Basics of Ancient Indian Legal System

By Vasu Jain

India had been for ages known to the world for its intellect. Varamahira, Sushruta, Aryabhatta, Charaka are some names of the personalities who have added to the charm of India by pioneering in their respective fields. The power of India can be estimated by the nickname of India i.e. The Golden Bird, which it got due to its immense treasure. Since antiquity, India had been a place of attraction whether its Harappan time, Vedic age, ancient history or Muslim rule or the present. In this prestige, law was the feather in the hat. Since beginning of the Indian society, it has governed itself with the rule of law. The people and leaders of the ancient India has recognised the importance of law. Till humans are covered by law, they are the best animals.

Though the society was at a primitive stage but their concept of law was very advanced. The law system could be understood by knowing the social institutions, political system and religious philosophy of that time.

In determining the social order two important concepts may be stated, namely, the caste system and joint family system. The society at that time was divided into four castes. This bifurcation was peculiar to India in which the society was divided on the basis on occupation and birth. It is believed that the caste system was initially the division of labour on basis of occupation but gradually it took a rigid form and became a hereditary phenomenon. The Brahmins were the learned men who could study Shastras and smritis, the Kshritiyas were the warriors for defending the state and its citizens, the Vaishyas were the traders and businessmen and lastly the Shudra were the clerical men who would do all the clerical and so called low jobs. This caste system took a rigid form in the Later Vedic period where it was solely based on the birth and is defined as caste as a social group consisting solely of the people born in it. The basic feature of caste system was endogamy i.e. the practise of marring within the same caste. In later centuries caste exclusiveness became absolute and reached its peak in caste panchayats. Though caste system was conservative still it was most needed to suit the requirements of ancient India. Second feature in determining the social life was family. There was the prevalence of joint family where all the progeny live with their parents up to marriage and male progeny continues to live with them even after the marriage. Hence the size of family is big. It was patriarchal society and hence the head of the family was the eldest male member. His position in the family was very strong and decisions were binding on the whole family.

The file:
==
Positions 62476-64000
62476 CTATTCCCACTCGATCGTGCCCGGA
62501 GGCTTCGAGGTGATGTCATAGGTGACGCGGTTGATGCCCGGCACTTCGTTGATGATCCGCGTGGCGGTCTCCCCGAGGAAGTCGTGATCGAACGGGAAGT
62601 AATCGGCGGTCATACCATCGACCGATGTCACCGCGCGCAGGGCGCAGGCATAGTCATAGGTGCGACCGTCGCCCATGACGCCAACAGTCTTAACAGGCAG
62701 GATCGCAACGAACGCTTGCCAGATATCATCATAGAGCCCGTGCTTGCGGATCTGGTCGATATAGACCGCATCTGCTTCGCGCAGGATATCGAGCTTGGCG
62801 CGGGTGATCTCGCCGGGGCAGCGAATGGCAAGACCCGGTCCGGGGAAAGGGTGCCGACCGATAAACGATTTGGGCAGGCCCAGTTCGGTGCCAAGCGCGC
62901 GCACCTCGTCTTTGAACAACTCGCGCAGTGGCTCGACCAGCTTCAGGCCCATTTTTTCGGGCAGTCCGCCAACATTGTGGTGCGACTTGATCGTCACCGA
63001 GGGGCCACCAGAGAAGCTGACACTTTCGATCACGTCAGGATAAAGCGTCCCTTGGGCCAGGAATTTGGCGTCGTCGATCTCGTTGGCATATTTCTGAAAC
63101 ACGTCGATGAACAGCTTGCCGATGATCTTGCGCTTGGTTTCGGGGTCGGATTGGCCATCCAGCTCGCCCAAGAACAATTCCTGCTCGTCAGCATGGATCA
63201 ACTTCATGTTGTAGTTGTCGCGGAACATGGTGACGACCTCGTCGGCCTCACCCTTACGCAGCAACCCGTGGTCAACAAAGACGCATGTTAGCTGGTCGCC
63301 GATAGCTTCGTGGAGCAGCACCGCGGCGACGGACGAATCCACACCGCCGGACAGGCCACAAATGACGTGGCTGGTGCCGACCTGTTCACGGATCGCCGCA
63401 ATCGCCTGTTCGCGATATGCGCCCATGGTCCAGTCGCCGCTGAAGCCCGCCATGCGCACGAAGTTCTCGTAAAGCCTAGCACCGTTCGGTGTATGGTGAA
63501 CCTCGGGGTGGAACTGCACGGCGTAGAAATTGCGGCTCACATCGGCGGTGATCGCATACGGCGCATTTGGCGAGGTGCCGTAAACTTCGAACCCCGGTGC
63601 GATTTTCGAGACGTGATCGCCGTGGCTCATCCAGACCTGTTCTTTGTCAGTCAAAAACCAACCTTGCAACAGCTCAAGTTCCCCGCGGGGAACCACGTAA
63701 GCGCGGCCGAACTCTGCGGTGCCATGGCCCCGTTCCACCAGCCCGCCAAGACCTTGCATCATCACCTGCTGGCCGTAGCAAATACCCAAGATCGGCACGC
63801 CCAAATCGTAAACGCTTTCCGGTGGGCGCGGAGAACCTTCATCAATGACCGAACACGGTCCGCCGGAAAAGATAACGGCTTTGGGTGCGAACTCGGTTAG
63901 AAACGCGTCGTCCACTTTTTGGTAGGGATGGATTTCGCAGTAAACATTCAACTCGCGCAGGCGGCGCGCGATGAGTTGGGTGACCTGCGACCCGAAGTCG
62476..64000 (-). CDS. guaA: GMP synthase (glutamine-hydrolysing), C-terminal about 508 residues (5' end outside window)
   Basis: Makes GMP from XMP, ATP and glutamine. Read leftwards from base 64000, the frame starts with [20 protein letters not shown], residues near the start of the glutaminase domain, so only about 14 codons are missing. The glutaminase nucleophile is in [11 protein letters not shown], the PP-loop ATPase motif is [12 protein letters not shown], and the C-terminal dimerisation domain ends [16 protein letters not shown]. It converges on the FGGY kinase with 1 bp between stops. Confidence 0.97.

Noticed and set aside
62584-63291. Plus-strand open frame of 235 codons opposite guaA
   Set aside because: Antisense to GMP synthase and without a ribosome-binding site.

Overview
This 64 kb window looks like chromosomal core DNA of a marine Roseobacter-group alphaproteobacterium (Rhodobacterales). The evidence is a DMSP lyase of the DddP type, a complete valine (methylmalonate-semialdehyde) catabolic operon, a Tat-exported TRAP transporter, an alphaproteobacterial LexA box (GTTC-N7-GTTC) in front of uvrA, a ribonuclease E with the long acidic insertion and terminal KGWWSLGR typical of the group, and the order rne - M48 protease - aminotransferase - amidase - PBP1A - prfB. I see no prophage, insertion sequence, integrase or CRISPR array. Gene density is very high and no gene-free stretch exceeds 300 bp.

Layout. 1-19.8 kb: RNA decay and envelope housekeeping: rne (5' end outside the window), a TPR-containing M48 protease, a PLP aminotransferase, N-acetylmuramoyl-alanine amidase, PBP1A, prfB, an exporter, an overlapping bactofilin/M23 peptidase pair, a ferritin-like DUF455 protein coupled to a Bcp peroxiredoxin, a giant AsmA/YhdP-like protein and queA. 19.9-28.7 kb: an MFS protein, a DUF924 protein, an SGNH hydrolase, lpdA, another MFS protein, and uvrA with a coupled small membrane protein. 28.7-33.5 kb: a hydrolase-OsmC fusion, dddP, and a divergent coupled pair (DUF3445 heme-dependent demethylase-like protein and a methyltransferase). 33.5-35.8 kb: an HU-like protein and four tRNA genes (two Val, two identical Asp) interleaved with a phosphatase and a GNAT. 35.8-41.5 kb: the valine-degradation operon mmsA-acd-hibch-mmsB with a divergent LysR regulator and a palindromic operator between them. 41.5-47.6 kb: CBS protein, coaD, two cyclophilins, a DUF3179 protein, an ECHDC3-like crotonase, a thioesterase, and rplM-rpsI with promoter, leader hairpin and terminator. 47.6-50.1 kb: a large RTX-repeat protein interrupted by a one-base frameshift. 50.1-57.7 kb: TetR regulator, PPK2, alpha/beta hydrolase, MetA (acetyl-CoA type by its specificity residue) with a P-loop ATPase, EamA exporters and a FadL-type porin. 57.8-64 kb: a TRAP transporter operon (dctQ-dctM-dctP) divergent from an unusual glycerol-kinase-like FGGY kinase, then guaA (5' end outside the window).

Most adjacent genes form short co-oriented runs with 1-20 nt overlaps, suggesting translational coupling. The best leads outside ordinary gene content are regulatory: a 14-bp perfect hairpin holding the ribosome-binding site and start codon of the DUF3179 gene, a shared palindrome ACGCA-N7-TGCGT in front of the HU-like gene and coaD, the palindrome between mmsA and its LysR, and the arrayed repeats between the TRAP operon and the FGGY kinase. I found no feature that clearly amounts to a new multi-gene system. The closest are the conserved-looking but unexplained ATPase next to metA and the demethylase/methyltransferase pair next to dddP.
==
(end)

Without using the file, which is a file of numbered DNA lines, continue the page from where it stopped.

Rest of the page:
Political situation at that time was complex. Monarchy type of government was there. Kings rule the state. But the king was not an arbitrary ruler of territory rather a tribal head. He govern the people with their consent and approach. He looks after the material and spiritual advancement of the people. But the position of king was not supreme. Despite no law of the land, law was the supreme authority and nothing was above it. The doctrine of King can do no wrong was not accepted in the Indian context. The Dharmshastras impressed upon the Kings to look upon the people as God (Praja Vishnu) and serve them with love and reverence.

Religion is the third most important feature to be understood before we could go on to the legal or judicial system. Since it was a primitive society, religion was widely followed and the sanctions were mainly religious in nature. The hindu religion and philosophy laid down four grat aims of human life: Dharma (religion and social law), Artha (wealth or economic well-being), Karma (doing work) and Moksha (salvation of the soul). The correct balance of first three leads to the fourth. The major worshipping forces were the nature and personified version of natural phenomenon. Vedas were the major religious texts. These widely describes about the Dharma.

Dharma is mostly misunderstood as religion, but the fact remains that it is a word of widest import, having no corresponding word in any other language. Dharma constitutes the blueprint or master-plan for all round development of individual and different sections of society. Mahabharta explains it as that which helps upliftment of living being. Madhavacharya of Vijaya Nagar Empire explains it as that sustains and ensures the progress and welfare of all. It is promulgated in the form of positive and negative commands (vidhi or nishedha).

The society at that time though had just started to settle itself but it had organised itself with the 3 pillars of social, political and religious institutions. On all these pillars rests the structure of legal framework of that time which was highly dependent upon caste system, political system and religion & morality.

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